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Check out sharpcrafters.com/blog/post/… –  Petko Petkov Jan 16 '13 at 13:14
1  
@PetkoPetkov: I'm not using PostSharp. I'm using Microsoft Enterprise Library, as mentioned in the question itself. –  Nawaz Jan 16 '13 at 14:09
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2 Answers

up vote 2 down vote accepted

Here is one approach that uses Enterprise Library that is fairly easy to setup. You can use Activity Tracing for storing global context and Extended Properties for storing local context.

For the sake of an example I'll use a service locator without any wrapper class to demonstrate the approach.

var traceManager = EnterpriseLibraryContainer.Current.GetInstance<TraceManager>();

using (var tracer1 = traceManager.StartTrace("MyRequestId=" + GetRequestId().ToString()))
using (var tracer2 = traceManager.StartTrace("ClientID=" + clientId))
{
    DoSomething();
}

static void DoSomething()
{
    var logWriter = EnterpriseLibraryContainer.Current.GetInstance<LogWriter>();
    logWriter.Write("doing something", "General");

    DoSomethingElse("ABC.txt");
}

static void DoSomethingElse(string fileName)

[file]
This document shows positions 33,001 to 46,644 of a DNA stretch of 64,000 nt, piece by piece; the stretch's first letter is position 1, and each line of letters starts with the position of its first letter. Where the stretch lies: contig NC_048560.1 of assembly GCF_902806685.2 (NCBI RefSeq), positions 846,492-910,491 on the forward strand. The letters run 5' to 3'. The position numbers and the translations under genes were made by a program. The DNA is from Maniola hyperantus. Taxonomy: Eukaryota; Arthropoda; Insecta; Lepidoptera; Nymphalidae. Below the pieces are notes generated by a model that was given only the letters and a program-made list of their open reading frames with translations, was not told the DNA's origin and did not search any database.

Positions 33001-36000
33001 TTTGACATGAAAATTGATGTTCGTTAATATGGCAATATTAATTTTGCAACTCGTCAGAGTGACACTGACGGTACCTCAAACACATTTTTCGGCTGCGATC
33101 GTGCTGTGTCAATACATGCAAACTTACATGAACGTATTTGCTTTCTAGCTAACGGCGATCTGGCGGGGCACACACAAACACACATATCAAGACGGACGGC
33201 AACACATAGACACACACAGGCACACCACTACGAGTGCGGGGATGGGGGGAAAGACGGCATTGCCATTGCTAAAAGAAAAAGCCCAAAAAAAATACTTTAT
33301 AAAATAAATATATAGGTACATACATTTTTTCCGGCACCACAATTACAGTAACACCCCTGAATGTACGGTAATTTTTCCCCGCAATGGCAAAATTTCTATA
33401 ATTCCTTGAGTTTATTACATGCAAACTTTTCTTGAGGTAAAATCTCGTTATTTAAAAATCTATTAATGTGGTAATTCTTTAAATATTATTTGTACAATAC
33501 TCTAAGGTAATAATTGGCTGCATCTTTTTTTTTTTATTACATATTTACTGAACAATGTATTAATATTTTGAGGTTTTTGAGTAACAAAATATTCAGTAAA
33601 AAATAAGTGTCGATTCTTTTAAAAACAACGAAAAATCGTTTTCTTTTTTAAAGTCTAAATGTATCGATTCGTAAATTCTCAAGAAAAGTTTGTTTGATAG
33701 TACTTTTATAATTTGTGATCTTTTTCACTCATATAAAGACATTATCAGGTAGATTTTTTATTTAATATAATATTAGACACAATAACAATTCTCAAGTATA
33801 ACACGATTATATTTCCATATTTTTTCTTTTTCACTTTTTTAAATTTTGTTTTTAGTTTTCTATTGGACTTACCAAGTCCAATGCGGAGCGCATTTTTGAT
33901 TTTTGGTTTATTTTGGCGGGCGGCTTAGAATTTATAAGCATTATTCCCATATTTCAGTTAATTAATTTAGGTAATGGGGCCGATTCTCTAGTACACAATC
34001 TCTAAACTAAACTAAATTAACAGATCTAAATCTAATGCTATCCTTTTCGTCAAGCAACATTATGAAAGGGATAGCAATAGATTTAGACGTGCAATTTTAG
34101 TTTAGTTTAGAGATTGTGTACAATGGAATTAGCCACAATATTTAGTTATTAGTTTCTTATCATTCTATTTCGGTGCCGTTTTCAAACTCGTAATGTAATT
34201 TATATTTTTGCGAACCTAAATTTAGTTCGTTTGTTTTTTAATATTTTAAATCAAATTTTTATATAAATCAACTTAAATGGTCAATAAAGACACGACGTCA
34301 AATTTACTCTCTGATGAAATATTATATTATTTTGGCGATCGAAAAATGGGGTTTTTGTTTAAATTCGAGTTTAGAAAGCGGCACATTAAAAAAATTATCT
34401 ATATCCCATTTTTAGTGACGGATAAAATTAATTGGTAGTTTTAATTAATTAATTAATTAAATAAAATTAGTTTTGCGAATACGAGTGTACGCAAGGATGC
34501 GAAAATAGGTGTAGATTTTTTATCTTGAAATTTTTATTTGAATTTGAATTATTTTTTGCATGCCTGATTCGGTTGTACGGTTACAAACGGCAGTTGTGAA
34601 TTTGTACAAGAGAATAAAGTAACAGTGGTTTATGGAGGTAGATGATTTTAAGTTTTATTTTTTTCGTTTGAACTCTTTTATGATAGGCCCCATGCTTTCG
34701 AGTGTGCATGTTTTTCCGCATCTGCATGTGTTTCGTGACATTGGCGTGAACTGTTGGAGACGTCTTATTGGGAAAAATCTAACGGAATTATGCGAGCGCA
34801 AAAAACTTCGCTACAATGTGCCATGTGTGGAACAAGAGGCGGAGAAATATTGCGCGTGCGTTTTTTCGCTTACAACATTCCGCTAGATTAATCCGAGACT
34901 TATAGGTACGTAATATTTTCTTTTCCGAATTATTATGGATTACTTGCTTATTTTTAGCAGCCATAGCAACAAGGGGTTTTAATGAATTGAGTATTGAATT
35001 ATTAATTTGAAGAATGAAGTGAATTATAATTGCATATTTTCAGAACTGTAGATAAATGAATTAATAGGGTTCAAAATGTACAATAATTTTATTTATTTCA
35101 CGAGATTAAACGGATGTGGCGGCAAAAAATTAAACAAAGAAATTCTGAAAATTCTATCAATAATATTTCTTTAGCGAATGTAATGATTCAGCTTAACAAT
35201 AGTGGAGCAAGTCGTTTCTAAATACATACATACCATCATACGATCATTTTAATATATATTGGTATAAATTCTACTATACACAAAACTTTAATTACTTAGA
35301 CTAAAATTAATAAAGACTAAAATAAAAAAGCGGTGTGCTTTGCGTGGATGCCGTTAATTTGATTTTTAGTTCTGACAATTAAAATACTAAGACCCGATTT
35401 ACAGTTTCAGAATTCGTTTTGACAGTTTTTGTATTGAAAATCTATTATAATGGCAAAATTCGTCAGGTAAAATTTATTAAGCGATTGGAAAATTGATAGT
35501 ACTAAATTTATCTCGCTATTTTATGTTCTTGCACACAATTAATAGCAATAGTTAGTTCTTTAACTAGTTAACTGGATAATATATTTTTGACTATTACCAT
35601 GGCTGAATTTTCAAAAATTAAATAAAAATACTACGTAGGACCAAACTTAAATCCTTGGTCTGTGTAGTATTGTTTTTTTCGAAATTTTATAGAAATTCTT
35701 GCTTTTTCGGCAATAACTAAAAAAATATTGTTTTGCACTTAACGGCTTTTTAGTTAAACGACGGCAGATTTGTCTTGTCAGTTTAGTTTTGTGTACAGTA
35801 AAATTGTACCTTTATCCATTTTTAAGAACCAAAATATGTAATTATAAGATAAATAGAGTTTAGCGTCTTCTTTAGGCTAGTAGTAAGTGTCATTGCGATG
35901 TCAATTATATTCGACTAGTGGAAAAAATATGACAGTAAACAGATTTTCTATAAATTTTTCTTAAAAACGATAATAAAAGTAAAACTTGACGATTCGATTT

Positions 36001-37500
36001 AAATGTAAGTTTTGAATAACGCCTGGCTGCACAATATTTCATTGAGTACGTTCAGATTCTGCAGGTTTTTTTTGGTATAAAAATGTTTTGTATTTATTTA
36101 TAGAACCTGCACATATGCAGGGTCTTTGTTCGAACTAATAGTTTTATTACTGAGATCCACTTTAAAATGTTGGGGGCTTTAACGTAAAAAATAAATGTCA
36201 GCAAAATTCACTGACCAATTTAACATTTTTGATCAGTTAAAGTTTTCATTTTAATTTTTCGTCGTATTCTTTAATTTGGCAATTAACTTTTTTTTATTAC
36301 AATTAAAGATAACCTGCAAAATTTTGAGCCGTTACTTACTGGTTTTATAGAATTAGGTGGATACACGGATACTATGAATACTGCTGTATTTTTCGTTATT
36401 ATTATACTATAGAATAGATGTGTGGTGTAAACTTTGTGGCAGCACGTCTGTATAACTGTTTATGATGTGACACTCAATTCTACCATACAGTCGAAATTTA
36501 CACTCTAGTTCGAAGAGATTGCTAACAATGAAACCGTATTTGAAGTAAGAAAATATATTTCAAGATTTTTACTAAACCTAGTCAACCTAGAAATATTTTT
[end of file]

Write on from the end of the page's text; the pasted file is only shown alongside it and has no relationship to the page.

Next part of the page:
{
    var logWriter = EnterpriseLibraryContainer.Current.GetInstance<LogWriter>();

    // Oops need to log
    LogEntry logEntry = new LogEntry()
    {
        Categories = new string[] { "General" },
        Message = "requested file not found",
        ExtendedProperties = new Dictionary<string, object>() { { "filename", fileName } }
    };

    logWriter.Write(logEntry);
}

The configuration would look like this:

<?xml version="1.0" encoding="utf-8" ?>
<configuration>
    <configSections>
        <section name="loggingConfiguration" type="Microsoft.Practices.EnterpriseLibrary.Logging.Configuration.LoggingSettings, Microsoft.Practices.EnterpriseLibrary.Logging, Version=5.0.505.0, Culture=neutral, PublicKeyToken=31bf3856ad364e35" requirePermission="true" />
    </configSections>
    <loggingConfiguration name="" tracingEnabled="true" defaultCategory="General"
        logWarningsWhenNoCategoriesMatch="false">
        <listeners>